Sutasoma: 8 definitions

Introduction

Sutasoma means something in Buddhism, Pali, Hinduism, Sanskrit. If you want to know the exact meaning, history, etymology or English translation of this term then check out the descriptions on this page. Add your comment or reference to a book if you want to contribute to this summary article.

In Hinduism

Vaishnavism (Vaishava dharma)

Source: ISKCON Press: Glossary

Sutasoma (सुतसोम).—The son of Bhīmasena and Draupadī. He was killed by Aśvatthāmā while awaking from sleep on the last night of the Kurukṣetra war.

Vaishnavism book cover
context information

Vaishnava (वैष्णव, vaiṣṇava) or vaishnavism (vaiṣṇavism) represents a tradition of Hinduism worshipping Vishnu as the supreme Lord. Similar to the Shaktism and Shaivism traditions, Vaishnavism also developed as an individual movement, famous for its exposition of the dashavatara (‘ten avatars of Vishnu’).

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Purana and Itihasa (epic history)

[«previous (S) next»] — Sutasoma in Purana glossary
Source: archive.org: Puranic Encyclopedia

Sutasoma (सुतसोम).—The son born to Bhīmasena by his wife Draupadī. The information regarding this Sutasoma, taken from Mahābhārata, is given below:

(i) Sutasoma took birth from a portion of the Viśvadevas. (Mahābhārata Ādi Parva, Chapter 67, Verse 127).

(ii) It is mentioned in Mahābhārata, Droṇa Parva, Chapter 23, Verse 28, that this prince was given the name Sutasoma, because he was born by the blessings of Candra (Moon).

(iii) Sutasoma had a combat with Vikarṇa on the first day of the battle of Bhārata. (Mahābhārata Bhīṣma Parva, Chapter 45, Verse 58).

(iv) He rescued Śrutakarmā from the hold of Durmukha in the battle of Bhārata. (Mahābhārata Bhīṣma Parva, Chapter 79, Verse 39).

(v) Sutasoma fought with Viviṃśati. (Mahābhārata Droṇa Parva, Chapter 25, Verse 24).

(vi) Sutasoma fought with Śakuni and was defeated. (Mahābhārata Karṇa Parva, Chapter 25, Verse 18).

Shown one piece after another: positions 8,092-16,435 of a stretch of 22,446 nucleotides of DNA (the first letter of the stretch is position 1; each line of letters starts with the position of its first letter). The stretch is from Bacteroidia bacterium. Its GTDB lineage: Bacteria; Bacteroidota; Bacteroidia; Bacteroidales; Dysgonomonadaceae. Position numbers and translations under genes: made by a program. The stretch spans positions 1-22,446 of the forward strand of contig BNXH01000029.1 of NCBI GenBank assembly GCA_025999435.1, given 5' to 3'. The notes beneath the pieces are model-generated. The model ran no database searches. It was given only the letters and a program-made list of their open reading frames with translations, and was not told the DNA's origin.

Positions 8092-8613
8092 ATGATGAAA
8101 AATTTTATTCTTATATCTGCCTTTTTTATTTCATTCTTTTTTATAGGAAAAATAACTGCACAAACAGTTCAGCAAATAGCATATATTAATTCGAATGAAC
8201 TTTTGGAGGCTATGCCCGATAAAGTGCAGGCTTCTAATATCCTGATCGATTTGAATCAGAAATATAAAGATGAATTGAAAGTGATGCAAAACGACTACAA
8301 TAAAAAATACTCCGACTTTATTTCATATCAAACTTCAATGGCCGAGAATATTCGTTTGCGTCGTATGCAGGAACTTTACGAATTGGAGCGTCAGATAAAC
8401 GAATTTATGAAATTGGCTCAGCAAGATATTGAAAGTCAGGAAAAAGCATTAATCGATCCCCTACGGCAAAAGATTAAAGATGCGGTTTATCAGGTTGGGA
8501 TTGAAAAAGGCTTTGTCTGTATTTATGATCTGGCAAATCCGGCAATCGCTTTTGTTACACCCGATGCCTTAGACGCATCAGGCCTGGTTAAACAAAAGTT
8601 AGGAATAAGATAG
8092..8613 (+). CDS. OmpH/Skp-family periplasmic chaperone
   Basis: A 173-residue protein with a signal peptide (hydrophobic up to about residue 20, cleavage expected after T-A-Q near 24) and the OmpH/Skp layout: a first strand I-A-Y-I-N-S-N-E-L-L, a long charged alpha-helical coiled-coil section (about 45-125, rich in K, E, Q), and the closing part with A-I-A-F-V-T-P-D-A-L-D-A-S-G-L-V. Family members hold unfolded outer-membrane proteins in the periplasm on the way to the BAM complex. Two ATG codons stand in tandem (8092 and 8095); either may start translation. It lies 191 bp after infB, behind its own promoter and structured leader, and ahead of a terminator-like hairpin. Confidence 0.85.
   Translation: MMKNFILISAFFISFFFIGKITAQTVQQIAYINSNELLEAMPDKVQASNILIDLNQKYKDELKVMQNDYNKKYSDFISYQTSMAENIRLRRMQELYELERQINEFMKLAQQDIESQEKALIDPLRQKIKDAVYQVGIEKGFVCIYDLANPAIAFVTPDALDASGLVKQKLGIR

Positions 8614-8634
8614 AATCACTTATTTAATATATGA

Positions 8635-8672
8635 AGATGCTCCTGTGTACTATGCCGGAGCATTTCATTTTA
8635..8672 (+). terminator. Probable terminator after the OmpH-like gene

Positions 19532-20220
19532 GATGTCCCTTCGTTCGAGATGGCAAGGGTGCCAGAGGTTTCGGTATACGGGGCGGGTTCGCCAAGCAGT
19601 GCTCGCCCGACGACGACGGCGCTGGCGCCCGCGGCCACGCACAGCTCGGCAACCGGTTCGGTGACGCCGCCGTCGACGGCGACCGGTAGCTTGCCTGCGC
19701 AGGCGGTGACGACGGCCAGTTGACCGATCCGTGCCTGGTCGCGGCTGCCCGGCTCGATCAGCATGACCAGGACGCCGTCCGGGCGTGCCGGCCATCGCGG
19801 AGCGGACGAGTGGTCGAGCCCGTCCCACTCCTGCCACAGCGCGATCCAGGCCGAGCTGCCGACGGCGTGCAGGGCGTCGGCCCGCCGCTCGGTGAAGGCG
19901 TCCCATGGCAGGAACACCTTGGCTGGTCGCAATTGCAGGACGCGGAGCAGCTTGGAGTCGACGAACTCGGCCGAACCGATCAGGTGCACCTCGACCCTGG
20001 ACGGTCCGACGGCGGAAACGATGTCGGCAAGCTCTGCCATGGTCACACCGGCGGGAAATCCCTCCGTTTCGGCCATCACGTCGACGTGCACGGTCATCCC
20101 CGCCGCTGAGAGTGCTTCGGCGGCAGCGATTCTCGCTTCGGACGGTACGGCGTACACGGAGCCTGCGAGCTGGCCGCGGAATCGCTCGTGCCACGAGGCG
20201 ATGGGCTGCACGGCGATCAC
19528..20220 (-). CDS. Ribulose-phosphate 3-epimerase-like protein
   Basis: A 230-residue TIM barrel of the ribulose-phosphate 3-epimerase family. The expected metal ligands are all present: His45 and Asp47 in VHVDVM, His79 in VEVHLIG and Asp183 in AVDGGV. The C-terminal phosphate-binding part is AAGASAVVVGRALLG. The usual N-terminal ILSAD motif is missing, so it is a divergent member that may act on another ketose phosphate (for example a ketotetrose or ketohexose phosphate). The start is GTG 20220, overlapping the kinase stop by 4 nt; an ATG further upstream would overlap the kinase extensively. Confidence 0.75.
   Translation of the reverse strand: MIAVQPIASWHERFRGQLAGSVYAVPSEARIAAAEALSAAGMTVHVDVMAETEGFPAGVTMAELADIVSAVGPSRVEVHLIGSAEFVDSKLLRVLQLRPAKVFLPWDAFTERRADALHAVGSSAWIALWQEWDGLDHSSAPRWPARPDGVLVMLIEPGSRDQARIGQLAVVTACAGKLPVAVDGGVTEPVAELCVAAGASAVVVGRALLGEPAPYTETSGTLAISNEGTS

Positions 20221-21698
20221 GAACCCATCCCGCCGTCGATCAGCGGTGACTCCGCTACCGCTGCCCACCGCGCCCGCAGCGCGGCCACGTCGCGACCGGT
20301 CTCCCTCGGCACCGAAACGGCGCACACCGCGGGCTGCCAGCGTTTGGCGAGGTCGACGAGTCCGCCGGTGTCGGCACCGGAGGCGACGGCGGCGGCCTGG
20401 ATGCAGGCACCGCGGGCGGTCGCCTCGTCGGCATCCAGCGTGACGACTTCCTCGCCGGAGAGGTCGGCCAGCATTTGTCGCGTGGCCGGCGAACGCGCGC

(vii) There was a severe fight between Sutasoma and Aśvatthāmā. (Mahābhārata Karṇa Parva, Chapter 55, Verse 14).

(viii) Mention is made in Mahābhārata, Sauptika Parva, Chapter 8, Verse 55 that in the battle of Bhārata, Aśvatthāmā entered the camp of the Pāṇḍava army in the night and killed Sutasoma.

Source: JatLand: List of Mahabharata people and places

Sutasoma (सुतसोम) is a name mentioned in the Mahābhārata (cf. VIII.18.25) and represents one of the many proper names used for people and places. Note: The Mahābhārata (mentioning Sutasoma) is a Sanskrit epic poem consisting of 100,000 ślokas (metrical verses) and is over 2000 years old.

Purana book cover
context information

The Purana (पुराण, purāṇas) refers to Sanskrit literature preserving ancient India’s vast cultural history, including historical legends, religious ceremonies, various arts and sciences. The eighteen mahapuranas total over 400,000 shlokas (metrical couplets) and date to at least several centuries BCE.

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In Buddhism

Theravada (major branch of Buddhism)

Source: Wisdom Library: Maha Prajnaparamita Sastra (Abhidharma)

Sutasoma (सुतसोम) is the name of a king who offered his life for the sake of king Kalmāṣapāda according to the 2nd century Mahāprajñāpāramitāśāstra (chapter VII).—“There was once a king called Sutasoma, full of energy (vīryavat), observer of the precepts (śīladhara) and always faithful to his given word. One morning he mounted his chariot with his courtesans (gaṇikā) and entered a garden (ārmama) to walk about. When he left the gates of the city, a certain Brahmin who had come to beg said to the king: ‘The king is very powerful and I am a poor man (daridra). May he have pity on me and give me something’”.

Note: The Bodhisattva, called Sutosoma (Sutasoma) in most of the sources, is called P’ou ming (Samantaprabhāsa). Sutosoma belonged to a well-known family of the Kauravas (Jātaka, V, Jātakamālā) and resided at Indapatta (Jātaka V) a city located on the present site of Delhi.

Source: Pali Kanon: Pali Proper Names

1) The Bodhisatta born as king of Benares. See the Cullasutasoma Jataka.

2) The Bodhisatta, born as king of Indapatta. See the Mahasutasoma Jataka.

context information

Theravāda is a major branch of Buddhism having the the Pali canon (tipitaka) as their canonical literature, which includes the vinaya-pitaka (monastic rules), the sutta-pitaka (Buddhist sermons) and the abhidhamma-pitaka (philosophy and psychology).

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Languages of India and abroad

Sanskrit-English dictionary

Source: Cologne Digital Sanskrit Dictionaries: Edgerton Buddhist Hybrid Sanskrit Dictionary

Sutasoma (सुतसोम).—(= Pali id., hero of Jāt. 537), n. of a previous incarnation of Śākyamuni: LV 170.19; RP 22.9; Jm 207.22 ff. (his story told here).

context information

Sanskrit, also spelled संस्कृतम् (saṃskṛtam), is an ancient language of India commonly seen as the grandmother of the Indo-European language family. Closely allied with Prakrit and Pali, Sanskrit is more exhaustive in both grammar and terms and has the most extensive collection of literature in the world, greatly surpassing its sister-languages Greek and Latin.

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